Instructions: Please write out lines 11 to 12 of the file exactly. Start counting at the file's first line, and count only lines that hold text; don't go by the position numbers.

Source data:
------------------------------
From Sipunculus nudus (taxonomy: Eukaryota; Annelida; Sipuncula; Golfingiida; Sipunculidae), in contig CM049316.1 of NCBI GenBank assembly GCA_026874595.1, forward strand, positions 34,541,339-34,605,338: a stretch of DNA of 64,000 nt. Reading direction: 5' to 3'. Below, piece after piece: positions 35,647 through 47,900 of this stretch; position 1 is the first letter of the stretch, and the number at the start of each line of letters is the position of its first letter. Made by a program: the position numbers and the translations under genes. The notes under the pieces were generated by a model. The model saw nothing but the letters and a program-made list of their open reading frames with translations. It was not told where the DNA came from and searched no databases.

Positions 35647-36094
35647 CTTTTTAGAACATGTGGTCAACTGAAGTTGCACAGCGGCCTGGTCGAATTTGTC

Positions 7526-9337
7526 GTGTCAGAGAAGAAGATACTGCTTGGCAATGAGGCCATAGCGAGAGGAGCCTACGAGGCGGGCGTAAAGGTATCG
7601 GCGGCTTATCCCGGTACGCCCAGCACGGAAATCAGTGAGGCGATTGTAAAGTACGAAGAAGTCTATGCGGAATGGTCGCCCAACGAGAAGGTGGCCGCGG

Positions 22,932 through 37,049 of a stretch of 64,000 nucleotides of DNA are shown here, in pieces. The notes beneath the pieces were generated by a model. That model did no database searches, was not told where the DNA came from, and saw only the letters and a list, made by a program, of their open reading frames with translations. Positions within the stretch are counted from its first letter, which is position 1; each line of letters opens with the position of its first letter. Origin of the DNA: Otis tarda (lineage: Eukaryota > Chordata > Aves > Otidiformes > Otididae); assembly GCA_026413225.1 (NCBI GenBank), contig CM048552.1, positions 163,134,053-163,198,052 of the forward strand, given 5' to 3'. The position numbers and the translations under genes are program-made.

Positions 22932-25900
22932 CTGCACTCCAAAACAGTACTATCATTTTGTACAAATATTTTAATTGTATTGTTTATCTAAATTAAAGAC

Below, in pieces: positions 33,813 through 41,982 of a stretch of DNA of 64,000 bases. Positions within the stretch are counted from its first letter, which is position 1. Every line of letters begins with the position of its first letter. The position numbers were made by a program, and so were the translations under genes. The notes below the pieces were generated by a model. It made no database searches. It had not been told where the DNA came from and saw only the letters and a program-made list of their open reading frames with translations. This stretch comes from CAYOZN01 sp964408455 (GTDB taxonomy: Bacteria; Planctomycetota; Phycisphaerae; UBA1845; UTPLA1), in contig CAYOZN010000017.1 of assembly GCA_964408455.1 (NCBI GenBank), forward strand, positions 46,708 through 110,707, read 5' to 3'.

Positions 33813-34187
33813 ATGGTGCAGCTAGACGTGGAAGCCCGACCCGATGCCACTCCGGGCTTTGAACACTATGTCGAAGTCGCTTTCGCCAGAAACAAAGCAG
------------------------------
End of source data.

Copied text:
Positions 33813-34187
33813 ATGGTGCAGCTAGACGTGGAAGCCCGACCCGATGCCACTCCGGGCTTTGAACACTATGTCGAAGTCGCTTTCGCCAGAAACAAAGCAG